Whiplash

Director: Damien Chazelle

2014

“The pouring sweat, dripping blood, and relentless emotional battering of Whiplash’s gladiatorial combat takes place in an esteemed New York music academy.” (941, Leigh Singer, 1001 Movies You Must See Before You Die) There was such hype surrounding Whiplash that I eagerly went out and watched the film … and was actually pretty disappointed. There is no denying that the drumming is intense and at times pretty insane but other than that not much really actually happens. It turns out that I like a narrative that actually progresses and has something to say. This doesn’t do that and feels much more like a character study rather than a narrative. The film is wonderfully lit in warm colours which are actually at odds with J. K. Simmons’ performance as Fletcher – he is anything but a warm or nurturing character.

tn_gnp_et_1011_whiplash“Though Fletcher convinces Andrew of his warped Darwinism, Chapelle isn’t so easily swayed, laying bare both men’s macho arrogance and power games. He’s rewarded with two standout performances. Simmons’ sadistic Fletcher is a career peak for this consistently fine character actor. He’s matched beat for beat by Teller, regularly performing his own drumming.” (941) J. K. Simmons is one of those actors that you know you’ve seen in loads of films but can’t always place him when asked what he’s been in. There’s not really anything liable about him in this film. It wouldn’t be a far stretch to say that at times his approach towards his students could amount to abuse – a thread picked up in the narrative (such that it is) of the film. He’s a thoroughly unpleasant person and in my opinion the worst sort of teacher there is, but that doesn’t stop his performance from being magnetic.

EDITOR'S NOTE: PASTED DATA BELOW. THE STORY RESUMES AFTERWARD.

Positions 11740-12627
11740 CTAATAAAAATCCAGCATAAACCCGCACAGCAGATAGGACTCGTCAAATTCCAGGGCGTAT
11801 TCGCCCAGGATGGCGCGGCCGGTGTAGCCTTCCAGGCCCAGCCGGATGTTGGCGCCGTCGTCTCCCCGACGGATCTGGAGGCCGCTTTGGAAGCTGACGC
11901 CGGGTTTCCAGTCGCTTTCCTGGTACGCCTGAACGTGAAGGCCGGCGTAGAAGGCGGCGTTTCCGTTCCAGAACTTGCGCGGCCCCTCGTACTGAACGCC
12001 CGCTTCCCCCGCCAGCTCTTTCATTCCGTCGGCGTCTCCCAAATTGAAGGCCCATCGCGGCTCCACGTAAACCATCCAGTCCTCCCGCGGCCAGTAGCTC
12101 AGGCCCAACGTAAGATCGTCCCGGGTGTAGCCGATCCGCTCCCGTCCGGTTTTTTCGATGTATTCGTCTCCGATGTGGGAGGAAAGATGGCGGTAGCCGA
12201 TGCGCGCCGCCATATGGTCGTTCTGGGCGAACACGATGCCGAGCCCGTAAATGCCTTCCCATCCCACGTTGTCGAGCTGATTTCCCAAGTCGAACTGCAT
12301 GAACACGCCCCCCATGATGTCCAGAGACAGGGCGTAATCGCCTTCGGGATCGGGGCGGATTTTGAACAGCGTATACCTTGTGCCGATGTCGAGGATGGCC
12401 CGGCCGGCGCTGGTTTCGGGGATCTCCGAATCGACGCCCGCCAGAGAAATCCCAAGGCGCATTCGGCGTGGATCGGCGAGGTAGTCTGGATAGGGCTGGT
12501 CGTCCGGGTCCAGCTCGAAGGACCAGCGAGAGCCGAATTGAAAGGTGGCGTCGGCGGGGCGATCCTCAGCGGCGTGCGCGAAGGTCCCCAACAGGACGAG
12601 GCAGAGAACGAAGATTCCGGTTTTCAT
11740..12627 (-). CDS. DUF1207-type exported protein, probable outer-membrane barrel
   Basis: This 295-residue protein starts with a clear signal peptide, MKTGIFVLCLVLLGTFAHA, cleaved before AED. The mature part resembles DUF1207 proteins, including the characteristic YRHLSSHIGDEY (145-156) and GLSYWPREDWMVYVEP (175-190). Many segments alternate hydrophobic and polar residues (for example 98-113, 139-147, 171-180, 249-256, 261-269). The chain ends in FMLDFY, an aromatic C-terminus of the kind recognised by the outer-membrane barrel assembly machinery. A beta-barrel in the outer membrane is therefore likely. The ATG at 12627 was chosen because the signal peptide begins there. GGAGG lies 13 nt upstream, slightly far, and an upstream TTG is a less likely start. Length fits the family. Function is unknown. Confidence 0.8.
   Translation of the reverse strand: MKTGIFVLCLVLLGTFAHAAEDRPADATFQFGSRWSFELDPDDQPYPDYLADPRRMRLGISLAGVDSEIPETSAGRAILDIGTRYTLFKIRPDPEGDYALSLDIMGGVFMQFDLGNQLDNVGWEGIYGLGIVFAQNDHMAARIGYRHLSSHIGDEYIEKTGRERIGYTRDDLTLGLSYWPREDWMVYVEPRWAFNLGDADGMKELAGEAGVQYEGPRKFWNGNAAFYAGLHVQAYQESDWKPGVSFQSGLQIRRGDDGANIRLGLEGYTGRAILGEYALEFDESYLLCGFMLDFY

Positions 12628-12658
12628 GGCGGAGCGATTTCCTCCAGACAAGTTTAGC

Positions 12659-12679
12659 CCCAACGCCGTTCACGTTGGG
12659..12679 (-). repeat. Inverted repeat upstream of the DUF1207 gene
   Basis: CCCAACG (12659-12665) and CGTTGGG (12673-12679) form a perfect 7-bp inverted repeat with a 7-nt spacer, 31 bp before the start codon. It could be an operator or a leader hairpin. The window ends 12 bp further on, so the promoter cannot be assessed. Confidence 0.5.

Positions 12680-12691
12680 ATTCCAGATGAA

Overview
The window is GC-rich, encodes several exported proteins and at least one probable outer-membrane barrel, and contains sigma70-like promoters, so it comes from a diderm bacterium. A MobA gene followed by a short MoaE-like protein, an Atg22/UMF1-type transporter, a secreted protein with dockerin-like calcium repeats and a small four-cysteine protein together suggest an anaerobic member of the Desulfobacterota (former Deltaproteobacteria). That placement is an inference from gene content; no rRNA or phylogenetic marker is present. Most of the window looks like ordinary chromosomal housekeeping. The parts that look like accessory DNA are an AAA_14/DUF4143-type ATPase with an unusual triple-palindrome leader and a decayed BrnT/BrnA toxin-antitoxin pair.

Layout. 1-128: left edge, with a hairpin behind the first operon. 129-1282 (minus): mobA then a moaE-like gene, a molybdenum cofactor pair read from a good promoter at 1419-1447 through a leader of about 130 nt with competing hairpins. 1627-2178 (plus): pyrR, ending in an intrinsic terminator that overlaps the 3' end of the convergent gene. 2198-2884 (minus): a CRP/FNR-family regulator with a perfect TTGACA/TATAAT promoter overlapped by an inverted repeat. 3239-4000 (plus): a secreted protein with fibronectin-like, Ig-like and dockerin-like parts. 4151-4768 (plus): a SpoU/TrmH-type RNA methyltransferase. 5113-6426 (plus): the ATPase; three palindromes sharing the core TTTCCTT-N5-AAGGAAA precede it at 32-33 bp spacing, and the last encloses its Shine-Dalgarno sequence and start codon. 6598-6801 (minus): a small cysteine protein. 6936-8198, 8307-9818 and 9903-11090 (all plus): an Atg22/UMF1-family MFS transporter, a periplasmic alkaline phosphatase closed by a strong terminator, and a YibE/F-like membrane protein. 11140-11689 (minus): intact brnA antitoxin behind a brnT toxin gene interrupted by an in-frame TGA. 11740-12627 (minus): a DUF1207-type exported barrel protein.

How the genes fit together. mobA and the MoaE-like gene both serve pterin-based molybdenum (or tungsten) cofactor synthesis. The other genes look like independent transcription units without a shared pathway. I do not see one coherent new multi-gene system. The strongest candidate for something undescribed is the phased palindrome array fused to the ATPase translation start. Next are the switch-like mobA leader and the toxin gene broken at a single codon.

Miles Teller is quickly rising in my estimation of him. From playing the rather vile Peter in the Divergent series to Mr Fantastic himself, Reed Richards, in the unneeded reboot of the Fantastic Four (Josh Trank, 2015) Teller is fast becoming one of those actors that will capture and hold my attention in anything he is in. There is a scene in this which must have taken some guts to film having read about how he got the noticeable scars on his face so kudos to him for giving it his all. And the fact that he did the vast majority of the drumming himself just makes his performance all the more visceral to watch.

“With a cinematic crescendo, Whiplash exploits jazz drumming the way Raging Bull (1980) did boxing: as an arena to viscerally explore and explode male vanity, insecurity, and obsession.” (941) It may be because I’m a girl, though as a girl I’m loathe to say that, but I just didn’t get this film. Yeah the drumming is incredible but really why go through all that pain, both physical and emotional, for someone who doesn’t respect you. In the end, for me, it just didn’t live up to the hype, sadly.

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